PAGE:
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Emily LakdawallaSeptember 17, 2012

Pretty picture: rocks underfoot at Curiosity's landing site

Curiosity had a busy weekend and is now well on the way to Glenelg. The Navcam mosaic taken at the end of sol 38 had some intriguing looking rocks in it. So on sol 39 the team commanded Curiosity to take a set of photos. Drive-by geology is always somewhat dangerous, so I am not going to speculate about what kind of rock we're looking at or why it's broken and tilted the way that it is. But I will say that it looks an awful lot like broken paving concrete! Flat on top, gravel inside, dirt underneath.

Conglomerate rock formation in Gale crater, Curiosity sol 39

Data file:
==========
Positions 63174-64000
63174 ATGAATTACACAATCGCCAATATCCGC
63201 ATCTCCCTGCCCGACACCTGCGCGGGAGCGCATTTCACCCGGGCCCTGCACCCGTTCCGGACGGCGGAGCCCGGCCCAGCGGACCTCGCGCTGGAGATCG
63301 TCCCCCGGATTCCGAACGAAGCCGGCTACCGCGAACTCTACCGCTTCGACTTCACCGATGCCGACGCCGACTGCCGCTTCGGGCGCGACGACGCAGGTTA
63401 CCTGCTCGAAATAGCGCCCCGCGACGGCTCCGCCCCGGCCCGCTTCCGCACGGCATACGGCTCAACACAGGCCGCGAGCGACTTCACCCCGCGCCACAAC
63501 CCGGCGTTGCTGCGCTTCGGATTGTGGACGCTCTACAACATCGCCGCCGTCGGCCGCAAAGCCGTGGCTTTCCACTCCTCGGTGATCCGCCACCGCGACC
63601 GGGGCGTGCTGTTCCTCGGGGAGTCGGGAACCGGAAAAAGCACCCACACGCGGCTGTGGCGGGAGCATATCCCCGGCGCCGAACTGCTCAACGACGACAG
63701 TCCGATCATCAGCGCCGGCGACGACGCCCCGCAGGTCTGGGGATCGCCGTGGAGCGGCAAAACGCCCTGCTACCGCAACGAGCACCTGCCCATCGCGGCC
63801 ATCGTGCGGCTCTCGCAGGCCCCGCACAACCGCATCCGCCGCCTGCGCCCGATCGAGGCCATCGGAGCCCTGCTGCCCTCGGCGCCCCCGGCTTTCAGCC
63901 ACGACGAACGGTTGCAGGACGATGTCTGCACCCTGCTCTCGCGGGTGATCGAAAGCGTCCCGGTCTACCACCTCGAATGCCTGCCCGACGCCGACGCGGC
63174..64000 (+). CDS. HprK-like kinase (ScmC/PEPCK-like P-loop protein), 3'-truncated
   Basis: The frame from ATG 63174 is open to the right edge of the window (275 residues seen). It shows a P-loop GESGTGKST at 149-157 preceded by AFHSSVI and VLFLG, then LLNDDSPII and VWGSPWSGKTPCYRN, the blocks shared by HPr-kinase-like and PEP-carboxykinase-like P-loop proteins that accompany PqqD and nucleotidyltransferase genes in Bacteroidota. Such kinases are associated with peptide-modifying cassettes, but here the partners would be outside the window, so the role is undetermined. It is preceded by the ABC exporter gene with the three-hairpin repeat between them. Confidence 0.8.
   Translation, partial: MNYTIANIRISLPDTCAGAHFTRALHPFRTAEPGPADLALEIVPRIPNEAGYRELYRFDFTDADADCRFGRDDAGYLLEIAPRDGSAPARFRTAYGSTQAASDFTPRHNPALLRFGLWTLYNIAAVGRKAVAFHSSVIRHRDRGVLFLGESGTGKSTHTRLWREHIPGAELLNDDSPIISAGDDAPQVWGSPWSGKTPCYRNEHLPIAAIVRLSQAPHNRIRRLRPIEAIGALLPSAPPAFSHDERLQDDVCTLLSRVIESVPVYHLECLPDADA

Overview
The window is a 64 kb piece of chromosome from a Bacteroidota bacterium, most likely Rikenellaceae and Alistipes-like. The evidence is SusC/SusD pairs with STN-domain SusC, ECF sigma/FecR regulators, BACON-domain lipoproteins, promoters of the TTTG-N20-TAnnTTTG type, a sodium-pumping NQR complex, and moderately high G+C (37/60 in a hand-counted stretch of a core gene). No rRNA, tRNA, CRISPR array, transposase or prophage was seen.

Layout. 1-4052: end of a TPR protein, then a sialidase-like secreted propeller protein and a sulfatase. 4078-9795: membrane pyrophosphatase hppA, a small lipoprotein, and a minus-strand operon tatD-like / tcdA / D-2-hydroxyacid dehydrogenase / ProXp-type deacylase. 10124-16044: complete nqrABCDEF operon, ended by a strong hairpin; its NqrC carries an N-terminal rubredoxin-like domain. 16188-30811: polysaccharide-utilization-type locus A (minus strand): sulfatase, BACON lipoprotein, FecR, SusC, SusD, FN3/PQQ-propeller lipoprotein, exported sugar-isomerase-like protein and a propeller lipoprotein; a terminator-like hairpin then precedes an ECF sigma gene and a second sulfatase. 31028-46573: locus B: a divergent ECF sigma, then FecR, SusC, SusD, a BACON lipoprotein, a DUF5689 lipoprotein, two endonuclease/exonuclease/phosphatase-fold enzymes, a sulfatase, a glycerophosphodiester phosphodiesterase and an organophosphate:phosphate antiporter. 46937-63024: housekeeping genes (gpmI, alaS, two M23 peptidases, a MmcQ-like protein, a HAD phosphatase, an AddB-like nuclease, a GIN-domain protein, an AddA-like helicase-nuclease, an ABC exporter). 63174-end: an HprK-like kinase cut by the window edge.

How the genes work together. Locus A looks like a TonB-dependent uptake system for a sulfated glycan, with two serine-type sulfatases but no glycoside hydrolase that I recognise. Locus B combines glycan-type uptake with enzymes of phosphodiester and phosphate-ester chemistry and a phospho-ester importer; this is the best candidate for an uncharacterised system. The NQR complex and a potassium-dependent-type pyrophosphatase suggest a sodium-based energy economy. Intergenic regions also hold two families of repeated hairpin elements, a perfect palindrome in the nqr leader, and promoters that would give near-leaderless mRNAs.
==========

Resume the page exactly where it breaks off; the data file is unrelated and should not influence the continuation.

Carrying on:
NASA / JPL / MSSS / Ed Truthan

Conglomerate rock formation in Gale crater, Curiosity sol 39
A nine-image color Mastcam-100 mosaic of some tilted blocks of rock seen by Curiosity during its drive to Glenelg, sol 39 (September 15, 2012).

It's a very interesting-looking rock formation -- but not interesting enough, apparently, for Curiosity to spend any more time on it. After taking these photos on sol 39, Curiosity drove onward. And onward again, on sol 41.

Read more: pretty pictures, amateur image processing, Mars, Curiosity (Mars Science Laboratory)

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Emily Lakdawalla

Senior Editor and Planetary Evangelist for The Planetary Society
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